COVID coverage – BFA comments


Mercury ​ writer Helen Simmons decided to explore the impact of the COVID-19 pandemic, despite all of the many reasons not to, like how hard it is to interview people, etc.
Her driving question: ​What do you miss the most about your pre-pandemic life?

The amount of change the world has had to undergo within the past few months is unprecedented. COVID-19 has impacted every one of us, the entire country social distancing and quarantining. Three months later, June, and BFA is entirely online, and we all are antsy to get our lives back to normal.

But what are we in quarantine for?

Many of us took those moments of normalcy for granted; Homecoming games, prom, pep rallies, concerts, parties, and even school. Being able to visit your grandmother in New York, or going shopping in Montreal. Sharing laughs in class, and waving to each other in the hallways.

We’re in quarantine so we can get those moments back safely.

But most importantly, we’re staying home for the 100,000+ people who have lost their lives in America. We’re social distancing for the 1.76 million who are sick, and showing the 379,000 recovered victims respect by following guidelines.

That’s what we are in quarantine for.

A few individuals across a broad spectrum of the BFA community were asked to reflect on their lives before the pandemic changed the world, and some talk about their experiences away from school, “at home.”

Senior class president Alex Haag (‘20):

“I would say that my favorite BFA memory is the moment that our 4×400 meter relay boys team won the state meet. The whole team was out on the track, watching in disbelief as our guys pushed themselves to the limit and outpaced everyone there. We cheered until our voices were hoarse, and once the event was over, we rushed into the field and everyone was high fiving, hugging, and it was just a magical moment,” Haag said.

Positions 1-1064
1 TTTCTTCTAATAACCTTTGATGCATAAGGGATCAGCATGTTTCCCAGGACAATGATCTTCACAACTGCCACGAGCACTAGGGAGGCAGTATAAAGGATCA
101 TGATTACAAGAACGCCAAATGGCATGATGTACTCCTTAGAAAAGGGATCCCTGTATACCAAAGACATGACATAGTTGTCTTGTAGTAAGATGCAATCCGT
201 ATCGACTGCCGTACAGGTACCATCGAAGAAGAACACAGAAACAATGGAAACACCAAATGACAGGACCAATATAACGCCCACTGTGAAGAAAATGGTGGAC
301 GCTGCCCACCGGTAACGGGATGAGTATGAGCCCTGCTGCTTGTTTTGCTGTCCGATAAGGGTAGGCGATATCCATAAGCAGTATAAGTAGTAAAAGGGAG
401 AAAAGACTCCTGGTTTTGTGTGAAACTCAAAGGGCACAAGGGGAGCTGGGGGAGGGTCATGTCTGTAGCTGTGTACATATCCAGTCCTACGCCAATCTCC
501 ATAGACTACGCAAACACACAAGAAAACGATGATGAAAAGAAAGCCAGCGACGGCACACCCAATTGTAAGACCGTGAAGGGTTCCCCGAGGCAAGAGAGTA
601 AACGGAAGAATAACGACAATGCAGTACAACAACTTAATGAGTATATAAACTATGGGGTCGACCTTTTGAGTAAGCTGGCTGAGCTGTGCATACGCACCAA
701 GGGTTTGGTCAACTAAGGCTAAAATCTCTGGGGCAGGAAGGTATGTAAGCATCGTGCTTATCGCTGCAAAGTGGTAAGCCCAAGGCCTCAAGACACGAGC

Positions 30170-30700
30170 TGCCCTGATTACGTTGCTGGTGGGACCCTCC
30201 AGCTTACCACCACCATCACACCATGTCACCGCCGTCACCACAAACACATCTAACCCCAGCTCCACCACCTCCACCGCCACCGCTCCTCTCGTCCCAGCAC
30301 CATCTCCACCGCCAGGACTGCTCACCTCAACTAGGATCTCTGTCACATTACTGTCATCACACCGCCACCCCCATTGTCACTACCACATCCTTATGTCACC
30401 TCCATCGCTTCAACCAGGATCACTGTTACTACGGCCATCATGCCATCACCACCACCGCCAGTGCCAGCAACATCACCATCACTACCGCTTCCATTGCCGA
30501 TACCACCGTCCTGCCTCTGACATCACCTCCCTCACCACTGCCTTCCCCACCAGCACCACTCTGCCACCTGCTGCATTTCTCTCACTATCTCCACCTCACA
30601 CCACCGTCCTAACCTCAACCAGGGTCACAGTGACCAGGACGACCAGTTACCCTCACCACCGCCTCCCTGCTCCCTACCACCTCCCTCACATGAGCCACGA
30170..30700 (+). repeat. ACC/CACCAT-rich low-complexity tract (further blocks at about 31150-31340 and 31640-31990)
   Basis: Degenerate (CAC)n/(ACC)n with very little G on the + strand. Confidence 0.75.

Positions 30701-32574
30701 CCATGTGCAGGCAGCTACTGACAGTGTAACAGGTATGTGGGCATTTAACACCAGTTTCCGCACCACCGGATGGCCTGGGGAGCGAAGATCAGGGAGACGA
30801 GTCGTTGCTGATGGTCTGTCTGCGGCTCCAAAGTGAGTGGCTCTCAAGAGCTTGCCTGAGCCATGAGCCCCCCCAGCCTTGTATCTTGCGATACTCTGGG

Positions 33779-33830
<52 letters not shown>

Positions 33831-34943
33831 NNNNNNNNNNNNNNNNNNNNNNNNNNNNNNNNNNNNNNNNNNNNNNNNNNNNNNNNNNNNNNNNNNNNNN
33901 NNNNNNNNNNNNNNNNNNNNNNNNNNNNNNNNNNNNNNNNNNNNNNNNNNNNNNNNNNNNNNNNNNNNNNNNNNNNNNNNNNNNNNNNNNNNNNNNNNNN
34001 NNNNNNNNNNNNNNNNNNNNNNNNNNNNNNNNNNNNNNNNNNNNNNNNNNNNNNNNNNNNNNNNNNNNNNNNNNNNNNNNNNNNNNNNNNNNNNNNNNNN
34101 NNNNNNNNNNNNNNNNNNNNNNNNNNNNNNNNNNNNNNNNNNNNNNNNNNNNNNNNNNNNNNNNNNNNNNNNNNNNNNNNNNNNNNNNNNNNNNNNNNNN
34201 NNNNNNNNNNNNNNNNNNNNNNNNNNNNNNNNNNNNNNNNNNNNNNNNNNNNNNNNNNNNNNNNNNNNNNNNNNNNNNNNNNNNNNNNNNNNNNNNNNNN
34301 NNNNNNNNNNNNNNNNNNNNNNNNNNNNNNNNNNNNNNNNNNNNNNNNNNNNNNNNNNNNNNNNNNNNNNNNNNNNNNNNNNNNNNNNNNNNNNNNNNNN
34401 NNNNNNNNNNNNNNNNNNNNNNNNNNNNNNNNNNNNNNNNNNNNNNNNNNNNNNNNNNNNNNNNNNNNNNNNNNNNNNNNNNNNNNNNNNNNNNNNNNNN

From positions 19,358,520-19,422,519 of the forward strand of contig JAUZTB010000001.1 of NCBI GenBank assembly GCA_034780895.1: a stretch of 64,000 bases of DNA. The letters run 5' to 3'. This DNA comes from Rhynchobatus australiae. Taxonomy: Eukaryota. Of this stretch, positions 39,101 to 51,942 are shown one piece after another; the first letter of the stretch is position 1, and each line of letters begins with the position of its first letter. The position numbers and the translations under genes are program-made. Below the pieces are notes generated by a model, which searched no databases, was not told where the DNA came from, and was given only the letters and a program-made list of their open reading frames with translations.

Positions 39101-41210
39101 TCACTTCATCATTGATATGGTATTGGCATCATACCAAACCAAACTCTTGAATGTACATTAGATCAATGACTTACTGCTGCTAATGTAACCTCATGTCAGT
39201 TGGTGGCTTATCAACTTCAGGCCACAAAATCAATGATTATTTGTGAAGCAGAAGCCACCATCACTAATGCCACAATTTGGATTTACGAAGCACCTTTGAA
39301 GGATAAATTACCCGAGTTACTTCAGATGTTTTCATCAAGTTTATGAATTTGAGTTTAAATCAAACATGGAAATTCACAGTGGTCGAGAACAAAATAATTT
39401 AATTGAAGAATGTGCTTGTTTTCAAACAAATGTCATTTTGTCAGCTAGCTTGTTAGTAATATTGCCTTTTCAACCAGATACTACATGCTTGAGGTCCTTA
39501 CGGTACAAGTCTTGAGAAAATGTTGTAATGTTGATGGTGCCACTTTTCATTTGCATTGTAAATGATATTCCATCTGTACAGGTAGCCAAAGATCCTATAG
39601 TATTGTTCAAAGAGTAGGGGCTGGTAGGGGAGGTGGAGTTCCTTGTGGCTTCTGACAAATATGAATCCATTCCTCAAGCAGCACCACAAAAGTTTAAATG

Reilly Babinski (‘23):

“My favorite memory from this school year has to be my dance season. The bus rides and competitions were amazing experiences I’ll never forget,” Babinski said.

Emma Archambault (‘23):

“I mostly miss going to school. I know that sounds cliche but I really do. I’m definitely an extrovert so I need to be able to interact with more people than just my family each day. My favorite memory from school this year was when I would be walking through the halls and all of the teachers would be standing at their doors and it was all such a happy environment for me. On most days when I would be at my locker, Mr. Bedell would stand at his door and ask me about my day. We would have conversations about anything, but it was always fun and exciting to see how he would greet me the next time,” Archambault said.

Nellie Dawson, Math teacher:

“My favorite memories from this year are my first BFA pep rally, the Veteran’s Day parade, Fall Musical, and Holiday Concert. The Alpine Ski Team going to States and other great ski team memories and successes. ​And seeing my students work together to solve a difficult task or problem,” Dawson said.

Ashley Seymour (‘22):

“My favorite memory from this school year would probably be Homecoming. I had so much fun not only at the pep rally with all my friends but also at the football game later on that night,” Seymour said.